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Consequences of Cultural Practices for Entrepreneurial Behaviors

PublikationArtikel (med peer review)
Erkko Autio, Företagandets villkor, Karl Wennberg, Saurav Pathak

Sammanfattning

Although national culture is an important regulator of entrepreneurship, there is a dearth of studies that: (1) explore the effects of national cultural practices on entrepreneurial behaviors by individuals; (2) use appropriate multilevel research designs; (3) consider the effects of culture on different entrepreneurial behaviors, such as entry and post-entry growth aspirations. We combined Global Entrepreneurship Monitor (GEM) and Global Leadership and Organizational Behavior Effectiveness (GLOBE) data from 42 countries for 2005–2008 to address these gaps, using a multilevel design. We found societal institutional collectivism practices negatively associated with entrepreneurial entry, but positively associated with entrepreneurial growth aspirations. Uncertainty avoidance practices were negatively associated with entry but not with growth aspirations, and performance orientation practices were positively associated with entry. Our analysis highlights the differential effects of cultural practices on entrepreneurial entry and growth aspirations, and demonstrates the value of multilevel techniques in analyzing the effect of culture on entrepreneurship.

Related content: Working Paper No. 207

Autio, E., Pathak, S., & Wennberg, K. (2013). Consequences of Cultural Practices for Entrepreneurial Behaviors. Journal of International Business Studies, 44(4), 334-362.

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Consequences of Cultural Practices for Entrepreneurial Behaviors
Article (with peer review)Publikation
Autio, E., Pathak, S., & Wennberg, K.
Publiceringsår

2013

Publicerat i
Sammanfattning

Although national culture is an important regulator of entrepreneurship, there is a dearth of studies that: (1) explore the effects of national cultural practices on entrepreneurial behaviors by individuals; (2) use appropriate multilevel research designs; (3) consider the effects of culture on different entrepreneurial behaviors, such as entry and post-entry growth aspirations. We combined Global Entrepreneurship Monitor (GEM) and Global Leadership and Organizational Behavior Effectiveness (GLOBE) data from 42 countries for 2005–2008 to address these gaps, using a multilevel design. We found societal institutional collectivism practices negatively associated with entrepreneurial entry, but positively associated with entrepreneurial growth aspirations. Uncertainty avoidance practices were negatively associated with entry but not with growth aspirations, and performance orientation practices were positively associated with entry. Our analysis highlights the differential effects of cultural practices on entrepreneurial entry and growth aspirations, and demonstrates the value of multilevel techniques in analyzing the effect of culture on entrepreneurship.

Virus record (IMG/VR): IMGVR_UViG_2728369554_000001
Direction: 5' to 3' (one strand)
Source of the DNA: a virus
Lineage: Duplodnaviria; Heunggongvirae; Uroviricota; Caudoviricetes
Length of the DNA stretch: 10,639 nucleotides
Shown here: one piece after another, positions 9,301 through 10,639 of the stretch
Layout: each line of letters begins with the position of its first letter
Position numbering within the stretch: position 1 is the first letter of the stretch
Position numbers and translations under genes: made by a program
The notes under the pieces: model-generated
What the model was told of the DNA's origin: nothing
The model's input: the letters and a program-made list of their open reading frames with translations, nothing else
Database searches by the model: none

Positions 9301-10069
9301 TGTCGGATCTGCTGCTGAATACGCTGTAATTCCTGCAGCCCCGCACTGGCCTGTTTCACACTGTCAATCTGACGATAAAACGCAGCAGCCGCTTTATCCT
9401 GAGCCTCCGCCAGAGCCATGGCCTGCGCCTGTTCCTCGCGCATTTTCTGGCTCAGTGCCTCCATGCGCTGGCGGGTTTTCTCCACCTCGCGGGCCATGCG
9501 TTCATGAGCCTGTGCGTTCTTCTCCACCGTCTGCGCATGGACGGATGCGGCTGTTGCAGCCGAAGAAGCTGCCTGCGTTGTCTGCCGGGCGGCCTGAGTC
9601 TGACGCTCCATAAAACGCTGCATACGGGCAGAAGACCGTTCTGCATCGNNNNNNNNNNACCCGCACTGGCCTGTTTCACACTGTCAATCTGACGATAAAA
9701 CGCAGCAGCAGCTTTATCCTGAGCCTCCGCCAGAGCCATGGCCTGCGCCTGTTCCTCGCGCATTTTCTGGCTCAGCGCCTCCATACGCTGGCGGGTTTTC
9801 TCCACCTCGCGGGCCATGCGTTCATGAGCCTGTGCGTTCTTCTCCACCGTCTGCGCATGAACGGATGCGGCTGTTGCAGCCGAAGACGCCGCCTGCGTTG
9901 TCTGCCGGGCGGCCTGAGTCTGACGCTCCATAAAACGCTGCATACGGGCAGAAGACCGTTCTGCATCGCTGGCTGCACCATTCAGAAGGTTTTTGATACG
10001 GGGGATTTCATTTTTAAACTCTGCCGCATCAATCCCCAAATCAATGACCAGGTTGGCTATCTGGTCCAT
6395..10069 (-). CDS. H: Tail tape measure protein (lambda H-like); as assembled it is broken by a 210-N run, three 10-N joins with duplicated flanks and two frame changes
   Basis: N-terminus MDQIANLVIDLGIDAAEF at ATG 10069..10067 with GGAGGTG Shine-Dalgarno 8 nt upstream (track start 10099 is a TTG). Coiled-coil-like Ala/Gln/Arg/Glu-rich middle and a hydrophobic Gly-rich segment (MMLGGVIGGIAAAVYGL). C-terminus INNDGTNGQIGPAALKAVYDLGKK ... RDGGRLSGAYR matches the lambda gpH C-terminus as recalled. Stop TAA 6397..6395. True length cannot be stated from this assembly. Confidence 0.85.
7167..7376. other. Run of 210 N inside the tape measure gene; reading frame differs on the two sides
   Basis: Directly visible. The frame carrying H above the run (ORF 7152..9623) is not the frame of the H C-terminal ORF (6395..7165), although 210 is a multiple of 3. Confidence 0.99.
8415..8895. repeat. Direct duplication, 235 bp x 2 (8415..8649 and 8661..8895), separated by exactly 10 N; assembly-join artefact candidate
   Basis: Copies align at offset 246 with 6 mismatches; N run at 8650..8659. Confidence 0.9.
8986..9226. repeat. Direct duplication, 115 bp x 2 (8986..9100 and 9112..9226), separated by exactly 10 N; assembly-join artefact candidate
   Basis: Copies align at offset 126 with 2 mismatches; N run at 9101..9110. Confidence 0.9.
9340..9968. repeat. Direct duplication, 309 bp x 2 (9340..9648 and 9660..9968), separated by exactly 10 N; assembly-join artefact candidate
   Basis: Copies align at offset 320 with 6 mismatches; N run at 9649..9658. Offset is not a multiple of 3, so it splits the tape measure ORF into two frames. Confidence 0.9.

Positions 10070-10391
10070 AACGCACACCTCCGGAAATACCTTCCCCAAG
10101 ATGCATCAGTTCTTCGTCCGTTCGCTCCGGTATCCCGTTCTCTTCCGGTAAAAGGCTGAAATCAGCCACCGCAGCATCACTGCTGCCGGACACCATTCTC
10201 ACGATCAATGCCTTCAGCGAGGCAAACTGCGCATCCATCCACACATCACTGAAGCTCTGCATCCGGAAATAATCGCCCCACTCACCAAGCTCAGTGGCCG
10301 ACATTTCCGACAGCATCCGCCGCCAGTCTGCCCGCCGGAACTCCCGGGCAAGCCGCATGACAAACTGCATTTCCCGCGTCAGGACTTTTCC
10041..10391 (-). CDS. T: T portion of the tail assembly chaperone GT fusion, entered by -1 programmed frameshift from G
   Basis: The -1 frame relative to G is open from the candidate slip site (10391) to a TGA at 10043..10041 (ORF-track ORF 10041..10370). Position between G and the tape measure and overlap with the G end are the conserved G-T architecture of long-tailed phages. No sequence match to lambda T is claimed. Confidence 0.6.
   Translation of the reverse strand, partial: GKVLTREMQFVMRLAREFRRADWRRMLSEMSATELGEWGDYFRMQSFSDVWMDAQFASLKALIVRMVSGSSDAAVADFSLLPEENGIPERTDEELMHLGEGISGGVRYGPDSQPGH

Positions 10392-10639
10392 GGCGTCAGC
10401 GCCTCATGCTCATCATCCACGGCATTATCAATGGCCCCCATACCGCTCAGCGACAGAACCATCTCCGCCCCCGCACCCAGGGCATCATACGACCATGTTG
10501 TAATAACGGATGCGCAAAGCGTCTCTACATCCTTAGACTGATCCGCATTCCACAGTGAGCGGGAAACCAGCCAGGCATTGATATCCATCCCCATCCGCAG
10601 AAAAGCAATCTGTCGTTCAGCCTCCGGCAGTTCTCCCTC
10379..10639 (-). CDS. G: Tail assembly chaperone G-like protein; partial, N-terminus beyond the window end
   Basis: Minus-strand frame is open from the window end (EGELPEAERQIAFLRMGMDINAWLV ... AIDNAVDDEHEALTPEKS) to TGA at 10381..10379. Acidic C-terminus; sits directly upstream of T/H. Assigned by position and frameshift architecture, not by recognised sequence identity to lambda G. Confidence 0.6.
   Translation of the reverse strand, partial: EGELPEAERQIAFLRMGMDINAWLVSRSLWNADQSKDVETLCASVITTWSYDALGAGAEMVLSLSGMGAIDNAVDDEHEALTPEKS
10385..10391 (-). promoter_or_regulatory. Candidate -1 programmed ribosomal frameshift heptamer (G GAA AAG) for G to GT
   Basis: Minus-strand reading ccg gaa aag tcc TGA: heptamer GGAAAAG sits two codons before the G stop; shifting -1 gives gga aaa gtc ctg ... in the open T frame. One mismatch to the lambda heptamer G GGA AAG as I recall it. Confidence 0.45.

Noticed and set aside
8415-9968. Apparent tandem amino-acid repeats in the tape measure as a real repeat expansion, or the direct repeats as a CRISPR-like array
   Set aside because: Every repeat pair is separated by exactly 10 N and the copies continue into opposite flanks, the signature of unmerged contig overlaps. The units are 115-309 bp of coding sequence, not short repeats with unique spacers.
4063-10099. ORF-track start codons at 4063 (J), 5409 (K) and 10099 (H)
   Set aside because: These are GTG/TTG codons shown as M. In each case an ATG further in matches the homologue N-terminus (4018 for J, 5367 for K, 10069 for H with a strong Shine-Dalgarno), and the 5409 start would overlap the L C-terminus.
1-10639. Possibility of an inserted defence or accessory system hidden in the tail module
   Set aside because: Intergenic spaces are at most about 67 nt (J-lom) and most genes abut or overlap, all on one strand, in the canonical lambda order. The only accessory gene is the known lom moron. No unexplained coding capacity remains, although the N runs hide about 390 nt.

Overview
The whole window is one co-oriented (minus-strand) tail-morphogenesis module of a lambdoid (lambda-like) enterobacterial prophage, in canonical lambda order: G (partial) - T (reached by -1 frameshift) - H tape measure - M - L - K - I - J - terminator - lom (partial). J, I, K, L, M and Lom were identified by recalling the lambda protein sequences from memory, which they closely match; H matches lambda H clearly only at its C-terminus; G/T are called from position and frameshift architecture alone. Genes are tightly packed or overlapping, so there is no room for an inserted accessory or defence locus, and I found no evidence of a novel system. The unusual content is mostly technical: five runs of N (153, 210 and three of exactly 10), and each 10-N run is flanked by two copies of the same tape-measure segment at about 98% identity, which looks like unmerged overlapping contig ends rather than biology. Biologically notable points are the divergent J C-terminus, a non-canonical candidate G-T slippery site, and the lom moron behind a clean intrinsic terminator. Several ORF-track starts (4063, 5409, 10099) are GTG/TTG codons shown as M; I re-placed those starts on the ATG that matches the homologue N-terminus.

Related content: Working Paper No. 207

Nominated procurement and the indirect control of nominated sub-suppliers: Evidence from the Sri Lankan apparel supply chain
Artikel (med peer review)Publikation
Fontana, E., Öberg, C., Poblete, L.
Publiceringsår

2021

Sammanfattning

This article describes and discusses nominated procurement as a means through which buyers select sub-suppliers to achieve sustainability compliance upstream in emerging economies’ supply chains. Hence, it critically examines the ways buyers articulate nominated procurement and the unfolding supply chain consequences. Based on in-depth interviews and fieldwork in the Sri Lankan apparel supply chain, the findings indicate that buyers accomplish sustainability compliance among their sub-suppliers while prioritizing their own business agenda. In doing so, however, buyers perpetuate “suboptimal compliance” of raw material suppliers and “sandwiching” of direct suppliers as harmful consequences on the supply chain. These consequences link theoretically with commercial, geographical, compliance and extended-compliance pressure. This article contributes to the advancement of the Sustainable Supply Chain Management literature by theorizing about nominated procurement, direct and indirect pressure, and pointing to the supply chain consequences beyond achievements in sustainability compliance.

Government-sponsored entrepreneurship education: Is less more?
Artikel (med peer review)Publikation
Sjöö, K., Elert, N. & Wennberg, K.
Publiceringsår

2020

Sammanfattning

Entrepreneurship research suggests that entrepreneurship education and training can bridge the gender gap in entrepreneurship, but little empirical research exists assessing the validity and impact of such initiatives. We examine a large government-sponsored entrepreneurship education program aimed at university students in Sweden. While a pre-study indicates that longer university courses are associated with short-term outcomes such as increased self-efficacy and entrepreneurial intentions, results from a more comprehensive study using a pre-post design suggest little effect from these extensive courses on long-term outcomes such as new venture creation and entrepreneurial income. In contrast, we do find positive effects on these long-term outcomes from more limited but more specific training interventions, especially for women. Our study suggests that less extensive but more tailored interventions can be more beneficial than longer or more extensive interventions in promoting entrepreneurship in general, and entrepreneurship of underrepresented groups in particular. We discuss implications for theory, education, and policy.

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